Wednesday, July 30, 2008

Logic, Preliminary Lesson: Division of Logic


[O]ne should view the parts of logic according to the diversity among the acts of reason. Now there are three acts of the reason, (A) the first two of which belong to reason regarded as an intellect.

(1) One action of the intellect is the understanding [i.e., simple apprehension] of indivisible or uncomplex things, and according to this action it conceives what a thing is. And this operation is called by some the informing of the intellect, or representing by means of the intellect. To this operation of the reason is ordained the doctrine which Aristotle hands down in the book of Predicaments, [i.e., Categories].

(2) The second operation of the intellect is its act of combining or dividing [i.e., judgment], in which the true or the false are for the first time present. And this act of reason is the subject of the doctrine which Aristotle hands down in the book entitled On Interpretation [i.e., Peri hermeneias or De interpretatione].

(B) But the third act of the reason is concerned with that which is peculiar to reason, namely, to advance from one thing to another [i.e., discursive reasoning] in such a way that through that which is known a man comes to a knowledge of the unknown. And this act is considered in the remaining books of logic. It should be noted that the acts of reason are in a certain sense not unlike the acts of nature [...]. Now in the acts of nature we observe a threefold diversity [...]. These three are found also in the acts of the reason. For there is (1) one process of reason which induces necessity, where it is not possible to fall short of the truth; and by such a process of reasoning the certainty of science is acquired. Again, there is (2) a process of reason in which something true in most cases is concluded but without producing necessity. But (3) the third process of reason is that in which reason fails to reach a truth because some principle which should have been observed in reasoning was defective.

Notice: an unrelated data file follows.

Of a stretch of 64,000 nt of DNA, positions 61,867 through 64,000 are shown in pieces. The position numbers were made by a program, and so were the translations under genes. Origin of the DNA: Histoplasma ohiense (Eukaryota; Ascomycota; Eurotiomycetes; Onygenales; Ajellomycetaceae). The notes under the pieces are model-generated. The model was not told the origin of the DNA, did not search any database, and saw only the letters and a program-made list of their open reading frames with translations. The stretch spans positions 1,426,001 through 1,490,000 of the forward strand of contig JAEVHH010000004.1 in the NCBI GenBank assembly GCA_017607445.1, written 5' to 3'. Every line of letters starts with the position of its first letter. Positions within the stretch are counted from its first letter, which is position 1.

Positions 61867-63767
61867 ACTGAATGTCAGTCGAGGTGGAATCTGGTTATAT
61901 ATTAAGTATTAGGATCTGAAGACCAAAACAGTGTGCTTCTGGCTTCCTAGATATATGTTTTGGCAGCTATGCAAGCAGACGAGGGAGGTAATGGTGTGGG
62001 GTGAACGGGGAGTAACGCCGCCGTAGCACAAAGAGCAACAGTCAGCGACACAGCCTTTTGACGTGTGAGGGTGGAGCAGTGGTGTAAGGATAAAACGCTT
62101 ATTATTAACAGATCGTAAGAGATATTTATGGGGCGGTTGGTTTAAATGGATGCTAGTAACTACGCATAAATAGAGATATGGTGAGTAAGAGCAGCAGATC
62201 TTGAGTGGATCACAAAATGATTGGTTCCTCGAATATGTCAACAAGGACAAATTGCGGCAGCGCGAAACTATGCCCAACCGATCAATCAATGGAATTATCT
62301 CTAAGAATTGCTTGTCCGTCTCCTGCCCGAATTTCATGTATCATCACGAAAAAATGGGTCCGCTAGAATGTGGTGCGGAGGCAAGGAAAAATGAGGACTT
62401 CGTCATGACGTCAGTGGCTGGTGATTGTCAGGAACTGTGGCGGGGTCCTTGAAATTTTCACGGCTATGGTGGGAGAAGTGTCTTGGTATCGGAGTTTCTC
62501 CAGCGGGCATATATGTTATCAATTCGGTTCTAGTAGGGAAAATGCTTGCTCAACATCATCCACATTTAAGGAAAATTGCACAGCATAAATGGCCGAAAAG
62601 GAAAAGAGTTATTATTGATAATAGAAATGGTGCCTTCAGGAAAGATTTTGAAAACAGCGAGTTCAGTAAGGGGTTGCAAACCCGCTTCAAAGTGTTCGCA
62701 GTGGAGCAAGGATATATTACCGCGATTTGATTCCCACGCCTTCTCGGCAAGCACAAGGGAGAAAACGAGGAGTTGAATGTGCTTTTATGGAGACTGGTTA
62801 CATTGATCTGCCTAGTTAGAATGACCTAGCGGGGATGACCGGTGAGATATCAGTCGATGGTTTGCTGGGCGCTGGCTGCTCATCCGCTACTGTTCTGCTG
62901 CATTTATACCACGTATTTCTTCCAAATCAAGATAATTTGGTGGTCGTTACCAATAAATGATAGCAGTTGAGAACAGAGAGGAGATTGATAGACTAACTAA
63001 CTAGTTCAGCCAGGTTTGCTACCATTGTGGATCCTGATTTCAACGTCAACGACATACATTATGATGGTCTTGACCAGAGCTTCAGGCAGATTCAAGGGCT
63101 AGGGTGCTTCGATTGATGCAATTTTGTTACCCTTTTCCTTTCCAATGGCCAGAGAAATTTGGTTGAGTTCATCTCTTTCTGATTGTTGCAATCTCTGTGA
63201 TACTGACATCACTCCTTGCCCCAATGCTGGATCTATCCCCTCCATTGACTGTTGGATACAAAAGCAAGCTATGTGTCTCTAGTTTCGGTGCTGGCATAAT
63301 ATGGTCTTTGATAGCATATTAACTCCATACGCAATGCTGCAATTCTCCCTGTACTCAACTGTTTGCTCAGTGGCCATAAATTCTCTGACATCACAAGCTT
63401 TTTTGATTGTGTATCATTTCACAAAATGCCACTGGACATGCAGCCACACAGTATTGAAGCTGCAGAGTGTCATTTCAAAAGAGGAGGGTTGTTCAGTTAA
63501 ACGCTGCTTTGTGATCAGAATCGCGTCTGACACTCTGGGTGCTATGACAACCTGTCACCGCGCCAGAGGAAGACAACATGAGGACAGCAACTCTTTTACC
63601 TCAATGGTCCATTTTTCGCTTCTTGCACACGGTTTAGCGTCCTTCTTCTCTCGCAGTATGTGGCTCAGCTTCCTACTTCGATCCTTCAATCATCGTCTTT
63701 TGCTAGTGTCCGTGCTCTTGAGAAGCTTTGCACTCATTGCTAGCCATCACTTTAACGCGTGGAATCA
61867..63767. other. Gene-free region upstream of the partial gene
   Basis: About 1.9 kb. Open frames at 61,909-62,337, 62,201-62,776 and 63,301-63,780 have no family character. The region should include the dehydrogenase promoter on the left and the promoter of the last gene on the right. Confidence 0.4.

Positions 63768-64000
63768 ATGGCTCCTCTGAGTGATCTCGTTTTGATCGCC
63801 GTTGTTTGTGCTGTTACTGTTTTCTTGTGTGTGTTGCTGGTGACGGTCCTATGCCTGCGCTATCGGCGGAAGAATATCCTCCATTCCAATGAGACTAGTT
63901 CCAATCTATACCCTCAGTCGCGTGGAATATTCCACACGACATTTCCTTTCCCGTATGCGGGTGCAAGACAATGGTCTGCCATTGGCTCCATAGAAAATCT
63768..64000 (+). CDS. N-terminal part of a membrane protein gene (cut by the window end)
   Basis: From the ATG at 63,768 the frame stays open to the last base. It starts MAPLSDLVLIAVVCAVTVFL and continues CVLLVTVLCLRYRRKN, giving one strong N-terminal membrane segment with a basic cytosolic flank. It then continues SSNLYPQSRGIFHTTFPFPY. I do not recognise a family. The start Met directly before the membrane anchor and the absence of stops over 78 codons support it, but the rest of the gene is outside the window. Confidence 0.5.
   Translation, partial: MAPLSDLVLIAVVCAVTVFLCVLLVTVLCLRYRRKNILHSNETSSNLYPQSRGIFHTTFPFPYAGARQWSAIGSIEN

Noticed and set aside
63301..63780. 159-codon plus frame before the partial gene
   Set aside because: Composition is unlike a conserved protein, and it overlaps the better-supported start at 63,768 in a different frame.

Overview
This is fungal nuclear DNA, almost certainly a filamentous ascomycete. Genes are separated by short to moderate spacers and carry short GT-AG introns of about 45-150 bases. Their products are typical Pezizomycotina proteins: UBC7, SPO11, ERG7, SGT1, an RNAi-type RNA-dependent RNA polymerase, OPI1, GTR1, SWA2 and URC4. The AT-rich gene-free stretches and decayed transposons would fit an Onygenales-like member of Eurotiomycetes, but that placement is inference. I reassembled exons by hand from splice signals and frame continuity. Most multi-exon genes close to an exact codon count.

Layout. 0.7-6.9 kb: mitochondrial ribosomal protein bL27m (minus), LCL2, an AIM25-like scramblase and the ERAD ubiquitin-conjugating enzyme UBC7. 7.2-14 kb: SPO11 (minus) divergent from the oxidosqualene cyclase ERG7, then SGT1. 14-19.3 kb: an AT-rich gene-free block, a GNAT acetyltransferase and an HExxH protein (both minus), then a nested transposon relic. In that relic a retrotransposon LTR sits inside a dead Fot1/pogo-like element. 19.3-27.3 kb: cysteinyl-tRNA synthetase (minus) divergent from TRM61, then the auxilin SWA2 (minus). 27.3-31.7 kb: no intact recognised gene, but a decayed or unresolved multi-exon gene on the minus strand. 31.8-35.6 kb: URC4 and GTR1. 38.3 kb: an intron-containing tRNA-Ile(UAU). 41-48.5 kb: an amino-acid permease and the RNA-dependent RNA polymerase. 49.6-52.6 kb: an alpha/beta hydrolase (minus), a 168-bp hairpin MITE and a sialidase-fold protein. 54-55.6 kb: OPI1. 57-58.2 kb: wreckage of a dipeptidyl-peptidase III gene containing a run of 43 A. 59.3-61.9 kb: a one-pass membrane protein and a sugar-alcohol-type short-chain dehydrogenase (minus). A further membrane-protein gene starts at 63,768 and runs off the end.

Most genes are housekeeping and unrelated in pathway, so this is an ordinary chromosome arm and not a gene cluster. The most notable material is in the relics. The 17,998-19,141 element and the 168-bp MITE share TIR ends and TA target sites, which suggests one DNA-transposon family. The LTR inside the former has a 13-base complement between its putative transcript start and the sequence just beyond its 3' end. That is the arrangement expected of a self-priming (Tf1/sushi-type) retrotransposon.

(1) Now the part of logic which is devoted to the first process is called the judicative part, because it leads to judgments possessed of the certitude of science [...]. Furthermore, the certitude obtained by such an analysis of a judgment is derived either (a) from the mere form of the syllogism—and to this is ordained the book of the Prior Analytics which treats of the syllogism as such—or (b) from the matter along with the form [...]—and to this is ordained the book of the Posterior Analytics which is concerned with the demonstrative syllogism.

(2) To the second process of reason another part of logic called investigative is devoted. For investigation is not always accompanied by certitude [...]. But just as in the works of nature which succeed in the majority of cases certain levels are achieved [...] so too in that process of reason which is not accompanied by complete certitude certain levels are found accordingly as one approaches more or less to complete certitude.

For (a) although science is not obtained by this process of reason, nevertheless belief or opinion is sometimes achieved (on account of the provability of the propositions one starts with), because reason leans completely to one side of a contradiction but with fear concerning the other side. The Topics or dialectics is devoted to this. For the dialectical syllogism which Aristotle treats in the book of Topics proceeds from premises which are provable.

At times, however, (b) belief or opinion is not altogether achieved, but suspicion is, because reason does not lean to one side of a contradiction unreservedly, although it is inclined more to one side than to the other. To this the Rhetoric is devoted.

At other times (c) a mere fancy inclines one to one side of a contradiction because of some representation, much as a man turns in disgust from certain food if it is described to him in terms of something disgusting. And to this is ordained the Poetics. For the poet’s task is to lead us to something virtuous by some excellent description.

And all these pertain to the philosophy of the reason, for it belongs to reason to pass from one thing to another.

(3) The third process of reasoning is served by that part of logic which is called sophistry, which Aristotle treats in the book On Sophistical Refutations [i.e., Elenchorum].

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